I am a big Robert Crais fan and was really looking forward to this one. I thought it was going to be another Joe Pike novel, but it was split between Joe and Elvis Cole. I found that, because it was told from both points of view, it lacked a little depth. The story was still good, but I missed the more personal reflections of Elvis or of Joe. Also, it was a bit more violent than usual. The first Elvis novels were really funny. I think Crais needs to go back to that style and lighten up a bit.
Crais is one of my favorite authors and this book does not disappoint! I group the series into three parts: books 1 through 7 (Indigo Slam), 8 through 12 (Chasing Darkness), and 13 (First Rule) to present. The books in the second part tend to be my favorites with Watchman being my overall favorite. This book is the best in the third grouping. Taken is the 15th book in the series and continues to build on previous themes, like John Stone.
The book moves fast, with time running out for Cole and the two kids he's trying to protect. The book does make an odd jump near the beginning that threw me at first - it jump forward in time after Cole has been taken, then jumps back, so be aware that's coming.
Luke Daniels is my favorite Cole/Pike narrator and he continues to do an excellent job in this book.
Joe Pike - no nonsense tough partner.
He brings out the characters traits really well.
It was hard to put down. You were kept on the edge of your seat hoping the kids would be rescued safely.
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I am a 65-year-old psychologist, married for 25 years, with two sons who are 25 and 22. I love reviewing the books and the feedback I get.
Twenty years ago, Robert Crais introduced two very entertaining characters: the wise-cracking, self-deprecating Elvis Cole ("the world's greatest detective") and his pal Joe Pike. Pike has always been cartoonish, an ex-Marine who has two red arrows tattooed on his deltoid muscles, pointing forward. Pike grunts few words, is mostly invisible, but always helps Cole solve the case. This sounds a little like Robert B. Parker's Spenser and Hawk. Initially the humor was fresh and Crais seemed to be a modern day Raymond Chandler. The material managed to stay fresh for a long time. For several years Crais introduced Lucy Chenier, a woman from New Orleans with a son, who established an interesting love life for Cole. However, it seems to me that Crais is now running out of material. "Hostage" was clearly made for the movies, and "Taken" is a complex jumble of Syrians, Korean and Mexican gangs, and a new character who is even more of a caricature than Pike, John Stone. This guy is so macho, speaks nine languages or something, works as a mercenary, and can apparently jump over buildings in a single bound (not really, but even so...). Two guys like this is one too many. In the past I could not imagine putting down a Crais novel in the middle, but with this one, I did. Crais is hyping up the violence and simultaneously running out of humor, sadly. Maybe he is in a rut and should create a new character. In any case, not good. Cole is no longer the world's greatest detective.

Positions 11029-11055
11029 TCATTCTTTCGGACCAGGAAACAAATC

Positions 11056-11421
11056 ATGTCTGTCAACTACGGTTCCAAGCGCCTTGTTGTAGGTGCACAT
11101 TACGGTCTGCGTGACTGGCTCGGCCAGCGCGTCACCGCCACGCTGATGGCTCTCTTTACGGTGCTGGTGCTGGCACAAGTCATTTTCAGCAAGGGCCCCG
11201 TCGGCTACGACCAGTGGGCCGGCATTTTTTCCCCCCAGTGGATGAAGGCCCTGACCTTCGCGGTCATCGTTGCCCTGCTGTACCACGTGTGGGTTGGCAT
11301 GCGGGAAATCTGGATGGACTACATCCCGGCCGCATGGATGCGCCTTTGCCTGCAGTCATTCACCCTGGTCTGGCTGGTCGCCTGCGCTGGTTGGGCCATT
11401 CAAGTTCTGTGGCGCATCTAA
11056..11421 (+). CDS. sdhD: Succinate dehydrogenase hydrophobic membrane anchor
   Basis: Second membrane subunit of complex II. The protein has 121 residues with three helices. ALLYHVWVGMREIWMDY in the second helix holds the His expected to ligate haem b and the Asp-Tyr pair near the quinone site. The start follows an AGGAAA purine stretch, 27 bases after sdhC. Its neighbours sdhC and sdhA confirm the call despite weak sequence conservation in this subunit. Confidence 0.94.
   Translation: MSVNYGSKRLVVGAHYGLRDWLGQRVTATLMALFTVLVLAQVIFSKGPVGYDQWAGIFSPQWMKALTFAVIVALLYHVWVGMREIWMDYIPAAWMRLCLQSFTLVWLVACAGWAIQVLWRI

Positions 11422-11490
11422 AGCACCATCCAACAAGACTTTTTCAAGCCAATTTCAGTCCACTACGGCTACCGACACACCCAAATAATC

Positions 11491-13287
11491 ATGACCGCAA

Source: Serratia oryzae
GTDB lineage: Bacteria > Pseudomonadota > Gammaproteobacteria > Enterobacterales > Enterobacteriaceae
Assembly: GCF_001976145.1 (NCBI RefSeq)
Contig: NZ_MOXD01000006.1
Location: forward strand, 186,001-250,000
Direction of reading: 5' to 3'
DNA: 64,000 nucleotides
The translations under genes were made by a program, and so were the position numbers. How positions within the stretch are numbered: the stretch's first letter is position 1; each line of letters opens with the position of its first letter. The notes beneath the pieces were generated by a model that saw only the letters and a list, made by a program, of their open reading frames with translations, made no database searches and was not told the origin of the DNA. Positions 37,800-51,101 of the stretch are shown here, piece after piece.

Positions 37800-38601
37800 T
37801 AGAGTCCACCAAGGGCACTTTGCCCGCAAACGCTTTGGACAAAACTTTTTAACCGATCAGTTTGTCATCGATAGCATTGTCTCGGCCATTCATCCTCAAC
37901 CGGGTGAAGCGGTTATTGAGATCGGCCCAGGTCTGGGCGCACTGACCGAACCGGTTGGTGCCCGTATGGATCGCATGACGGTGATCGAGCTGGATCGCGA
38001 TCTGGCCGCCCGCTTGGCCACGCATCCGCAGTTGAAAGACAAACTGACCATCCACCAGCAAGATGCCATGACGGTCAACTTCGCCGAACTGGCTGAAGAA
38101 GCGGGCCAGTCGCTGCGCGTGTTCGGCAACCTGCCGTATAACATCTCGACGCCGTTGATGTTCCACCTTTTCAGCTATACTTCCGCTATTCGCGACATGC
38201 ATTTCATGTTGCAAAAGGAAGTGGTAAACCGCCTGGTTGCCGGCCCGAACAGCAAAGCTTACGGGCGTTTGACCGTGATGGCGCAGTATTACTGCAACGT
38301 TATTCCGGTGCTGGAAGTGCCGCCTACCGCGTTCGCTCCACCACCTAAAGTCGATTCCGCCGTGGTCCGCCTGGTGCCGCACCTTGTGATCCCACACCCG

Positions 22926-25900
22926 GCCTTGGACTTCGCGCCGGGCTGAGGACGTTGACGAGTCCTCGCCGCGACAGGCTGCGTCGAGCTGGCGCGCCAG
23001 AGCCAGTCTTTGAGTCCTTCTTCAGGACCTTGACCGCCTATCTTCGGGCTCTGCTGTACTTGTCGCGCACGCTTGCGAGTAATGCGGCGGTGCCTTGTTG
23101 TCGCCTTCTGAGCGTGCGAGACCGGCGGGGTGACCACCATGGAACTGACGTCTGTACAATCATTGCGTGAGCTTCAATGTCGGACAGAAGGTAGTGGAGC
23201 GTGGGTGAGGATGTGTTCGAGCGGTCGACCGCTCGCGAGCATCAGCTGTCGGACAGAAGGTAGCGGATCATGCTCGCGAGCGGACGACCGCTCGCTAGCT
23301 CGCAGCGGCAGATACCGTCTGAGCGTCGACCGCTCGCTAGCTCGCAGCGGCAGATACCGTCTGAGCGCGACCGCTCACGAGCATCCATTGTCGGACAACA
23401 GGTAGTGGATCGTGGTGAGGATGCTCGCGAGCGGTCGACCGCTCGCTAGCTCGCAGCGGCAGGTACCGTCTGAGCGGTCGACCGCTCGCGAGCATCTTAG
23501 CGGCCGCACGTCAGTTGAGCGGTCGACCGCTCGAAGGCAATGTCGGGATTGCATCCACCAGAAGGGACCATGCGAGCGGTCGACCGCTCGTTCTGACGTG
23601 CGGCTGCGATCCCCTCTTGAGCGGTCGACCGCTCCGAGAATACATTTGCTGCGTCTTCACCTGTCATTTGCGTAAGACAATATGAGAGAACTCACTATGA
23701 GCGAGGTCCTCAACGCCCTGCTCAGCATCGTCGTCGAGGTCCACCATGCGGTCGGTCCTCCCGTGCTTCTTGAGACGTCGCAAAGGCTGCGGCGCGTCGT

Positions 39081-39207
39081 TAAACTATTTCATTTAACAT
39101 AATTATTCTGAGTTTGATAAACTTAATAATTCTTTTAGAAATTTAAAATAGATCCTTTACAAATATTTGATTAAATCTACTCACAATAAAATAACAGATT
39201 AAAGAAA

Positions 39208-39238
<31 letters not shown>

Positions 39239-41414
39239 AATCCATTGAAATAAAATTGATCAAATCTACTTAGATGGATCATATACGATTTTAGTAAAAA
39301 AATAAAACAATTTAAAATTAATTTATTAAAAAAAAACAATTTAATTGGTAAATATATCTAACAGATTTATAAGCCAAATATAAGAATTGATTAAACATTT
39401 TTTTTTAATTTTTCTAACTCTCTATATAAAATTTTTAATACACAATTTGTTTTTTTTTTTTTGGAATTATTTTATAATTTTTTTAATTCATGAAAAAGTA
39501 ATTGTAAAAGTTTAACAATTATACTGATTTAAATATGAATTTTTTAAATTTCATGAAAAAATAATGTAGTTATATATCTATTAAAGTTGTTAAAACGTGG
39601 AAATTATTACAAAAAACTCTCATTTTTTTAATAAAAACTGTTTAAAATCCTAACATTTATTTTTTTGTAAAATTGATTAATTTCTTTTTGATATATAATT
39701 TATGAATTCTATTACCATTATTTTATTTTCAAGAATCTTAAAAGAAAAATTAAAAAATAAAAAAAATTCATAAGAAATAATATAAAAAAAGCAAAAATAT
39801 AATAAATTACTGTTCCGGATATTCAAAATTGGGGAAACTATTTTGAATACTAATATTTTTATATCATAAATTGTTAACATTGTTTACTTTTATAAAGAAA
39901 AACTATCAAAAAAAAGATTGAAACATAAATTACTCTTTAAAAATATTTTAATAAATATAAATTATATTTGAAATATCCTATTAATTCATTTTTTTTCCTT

Loved the narrator for this book. Thought his voicing of different characters were spot on.
The thing I hated most about this book is that it ended and I have to wait another year for Crais to write another book. Like every book of his ( I have listen or read them all) Crais' characters of Cole and Pike make you want to believe that men like that exist.
Here Cole is on the hunt for a woman and her boyfriend who were kidnaped and there only chance to survive is Cole. But in his pursuit he is taken also. Pike is now looking for his friend and with John Stone ( another recurring character that I love) are out to find them. pike and Stone are good men who do bad things and all I can say is I hope to have friends like that looking for me if I'm taken. A plus book!
My only complaint about Crais' books is that they are too short! This one was a page turner. I listened all the way through the night and was disappointed when it ended because I wanted more.